From what medical science knows to date, it is important for anyone with cold sores (or any other herpes infection) to understand that the infection is permanent. There is no cure. Finding a way to get a medicine into the cell body of sensory nerves has proven to be a challenging feat that has not yet been effectively accomplished.
If you have lesions on the lips that may be due to the cold sore virus (HSV-1), but you want to be sure, consult a doctor who will possibly take a viral culture from an infected site and a blood test to determine first the presence or absence of antibodies to HSV. (If you get lesions in other places, you should see your doctor as soon as possible.)
Some people treat their cold sores with a prescription obtained from a doctor. Others go to the drug store or the internet and buy a product over-the-counter. Some people do not treat their cold sores at all either because of cost concerns, or, because the products available to them do not work for them.
1. Prescription (Rx) Treatments:
There are prescription drugs (Rx) for the treatment of cold sores. The currently FDA-approved prescription anti-viral drugs are known as nucleosides. They act by offering the herpes virus a defective nucleoside building block (fake DNA). The nucleoside drugs (acyclovir and drugs based on acyclovir such as Zovirax, Valtrex, Denavir, Famvir, etc.) act by interfering with viral replication. For many people, these drugs decrease the incidence, duration and severity of lesions as well as decrease asymptomatic viral shedding. The effectiveness of these drugs in treating the virus is not universal. Some people report very favorable results. Others do not respond well at all. Financial considerations pose problems for still others who may not have insurance.
Even though nucleosides have a good safety history, some people are leery of and fret over the theoretical long-term consequences of repeated use of oral nucleosides, especially when taken internally. The effectiveness of these drugs in killing the virus is inconclusive. The most widely used medication is Acyclovir, more commonly known as Valtrex (tablet form) and Zovirax, the topical cream, which is applied directly to the lesion. A second generation hybrid drug of Acyclovir is Valacyclovir. Valacyclovir achieves higher blood levels, while Famvir, another anti-viral agent is more rapidly absorbed into the cells and persists longer. The superiority over acyclovir at this time is inconclusive. These are suppressive drugs and are taken prophylactically to prevent viral shedding and outbreaks.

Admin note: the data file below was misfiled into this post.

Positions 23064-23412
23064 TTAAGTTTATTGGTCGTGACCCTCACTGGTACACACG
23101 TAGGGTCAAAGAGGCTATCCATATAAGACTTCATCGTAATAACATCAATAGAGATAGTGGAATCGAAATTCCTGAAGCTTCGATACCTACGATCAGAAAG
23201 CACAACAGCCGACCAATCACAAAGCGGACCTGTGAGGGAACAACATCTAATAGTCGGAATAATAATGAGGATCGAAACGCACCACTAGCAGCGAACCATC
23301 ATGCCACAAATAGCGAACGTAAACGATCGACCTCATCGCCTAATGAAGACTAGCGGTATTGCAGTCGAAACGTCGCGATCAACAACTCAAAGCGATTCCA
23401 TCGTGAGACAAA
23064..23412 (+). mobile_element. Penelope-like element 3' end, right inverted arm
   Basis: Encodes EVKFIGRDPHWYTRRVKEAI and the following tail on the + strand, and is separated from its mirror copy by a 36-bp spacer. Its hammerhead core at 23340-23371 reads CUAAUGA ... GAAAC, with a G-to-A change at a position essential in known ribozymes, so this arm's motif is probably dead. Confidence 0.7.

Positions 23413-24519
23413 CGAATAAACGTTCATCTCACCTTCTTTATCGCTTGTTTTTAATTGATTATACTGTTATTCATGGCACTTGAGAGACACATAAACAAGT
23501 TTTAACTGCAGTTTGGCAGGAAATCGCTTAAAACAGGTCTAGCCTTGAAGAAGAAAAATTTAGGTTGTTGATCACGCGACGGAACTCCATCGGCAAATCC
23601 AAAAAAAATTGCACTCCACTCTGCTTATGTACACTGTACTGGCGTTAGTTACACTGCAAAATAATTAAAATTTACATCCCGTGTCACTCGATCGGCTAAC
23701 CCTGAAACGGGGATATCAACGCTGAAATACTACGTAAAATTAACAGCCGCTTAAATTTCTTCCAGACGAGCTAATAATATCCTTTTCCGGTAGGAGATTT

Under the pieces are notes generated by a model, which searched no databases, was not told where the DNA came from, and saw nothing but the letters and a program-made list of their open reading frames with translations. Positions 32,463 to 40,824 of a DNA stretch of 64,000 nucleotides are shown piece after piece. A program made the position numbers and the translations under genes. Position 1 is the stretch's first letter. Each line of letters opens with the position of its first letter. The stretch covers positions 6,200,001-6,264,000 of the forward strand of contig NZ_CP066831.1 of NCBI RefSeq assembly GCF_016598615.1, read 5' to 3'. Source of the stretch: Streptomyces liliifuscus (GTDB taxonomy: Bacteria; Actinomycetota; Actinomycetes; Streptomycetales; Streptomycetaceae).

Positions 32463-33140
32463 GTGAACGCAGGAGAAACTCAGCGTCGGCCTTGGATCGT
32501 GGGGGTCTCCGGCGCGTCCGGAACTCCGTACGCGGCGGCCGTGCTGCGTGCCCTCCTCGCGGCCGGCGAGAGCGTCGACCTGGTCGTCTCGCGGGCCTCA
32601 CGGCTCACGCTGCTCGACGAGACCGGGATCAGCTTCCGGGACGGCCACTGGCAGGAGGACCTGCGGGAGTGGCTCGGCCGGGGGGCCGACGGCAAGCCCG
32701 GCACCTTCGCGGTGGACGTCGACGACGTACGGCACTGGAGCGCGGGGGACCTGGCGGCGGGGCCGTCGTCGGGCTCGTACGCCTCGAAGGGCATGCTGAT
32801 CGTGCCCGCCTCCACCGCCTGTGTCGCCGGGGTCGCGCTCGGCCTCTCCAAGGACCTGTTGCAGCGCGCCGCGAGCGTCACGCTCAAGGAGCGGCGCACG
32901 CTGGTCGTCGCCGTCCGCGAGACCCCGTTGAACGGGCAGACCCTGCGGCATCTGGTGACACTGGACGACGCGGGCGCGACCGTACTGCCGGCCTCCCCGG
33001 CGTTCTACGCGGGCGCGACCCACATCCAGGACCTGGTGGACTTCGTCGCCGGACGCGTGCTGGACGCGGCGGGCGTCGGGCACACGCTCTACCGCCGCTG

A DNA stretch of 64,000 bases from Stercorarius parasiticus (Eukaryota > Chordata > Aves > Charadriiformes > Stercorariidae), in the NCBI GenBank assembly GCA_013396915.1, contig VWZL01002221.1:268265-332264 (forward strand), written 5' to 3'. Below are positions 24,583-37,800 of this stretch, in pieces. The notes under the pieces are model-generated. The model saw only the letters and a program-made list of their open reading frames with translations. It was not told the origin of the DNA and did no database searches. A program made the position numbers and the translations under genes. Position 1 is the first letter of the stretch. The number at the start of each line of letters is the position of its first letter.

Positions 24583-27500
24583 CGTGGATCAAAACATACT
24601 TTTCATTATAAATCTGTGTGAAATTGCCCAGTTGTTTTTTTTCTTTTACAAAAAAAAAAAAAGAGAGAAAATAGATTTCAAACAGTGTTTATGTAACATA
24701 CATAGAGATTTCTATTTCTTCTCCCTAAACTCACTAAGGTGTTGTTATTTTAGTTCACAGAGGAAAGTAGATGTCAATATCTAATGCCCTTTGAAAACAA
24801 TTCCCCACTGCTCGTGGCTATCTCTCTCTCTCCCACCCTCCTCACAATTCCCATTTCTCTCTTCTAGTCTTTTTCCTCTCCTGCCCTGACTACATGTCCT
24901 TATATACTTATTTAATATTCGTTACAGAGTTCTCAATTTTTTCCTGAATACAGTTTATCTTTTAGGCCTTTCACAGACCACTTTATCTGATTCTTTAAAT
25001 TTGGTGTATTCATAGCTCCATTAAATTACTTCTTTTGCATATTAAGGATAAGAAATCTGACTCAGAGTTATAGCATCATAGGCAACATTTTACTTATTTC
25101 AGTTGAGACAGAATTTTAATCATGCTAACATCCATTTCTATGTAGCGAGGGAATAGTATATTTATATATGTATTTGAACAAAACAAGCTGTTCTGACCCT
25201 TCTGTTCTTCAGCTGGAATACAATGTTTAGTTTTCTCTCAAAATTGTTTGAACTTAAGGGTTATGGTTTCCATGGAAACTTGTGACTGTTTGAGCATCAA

2. Over-The-Counter (OTC) Treatments:
There are also many OTC remedies made available under FDA approvals or under special rules called monographs which are written to provide guidance to manufacturers about how to formulate and label specific products used to treat specific disease conditions over-the-counter.
There are several OTC approaches to treating cold sores. The most common of these are skin protectants. These products coat the cold sore to protect it and facilitate healing. Still other medications contain agents to temporarily numb the area so that the lesion is not as painful.
A new and innovative approach to treating cold sores involves the use of topical microbicidal products (Viroxyn) to directly attack the infection. The use of germicides is a new and exciting approach and is being studied in the treatment of other types of infections.
3. Treatments Not Approved By FDA:
There are also a host of medications and procedures that are not approved by FDA and may not be safe or effective. Since they have not been reviewed or studied by any regulatory or scientific body of experts, they will not be discussed here, except to say that many people are so eager to be rid of their cold sore that they will try almost anything to find some relief from the pain and social embarrassment of having a cold sore.
In summary, it is important to understand that this infection is permanent. It cannot be cured as the viral particles become part of the nerve cell. If we can prevent the reproduction of viral particles by the nerve cell, we can reduce or even prevent an outbreak. Treatment therefore involves trying to prevent and reduce the frequency of outbreaks. Before anything, you need to be diagnosed with Herpes, so consult a Doctor. Treatment includes both prescription and over the counter (OTC) treatment medications.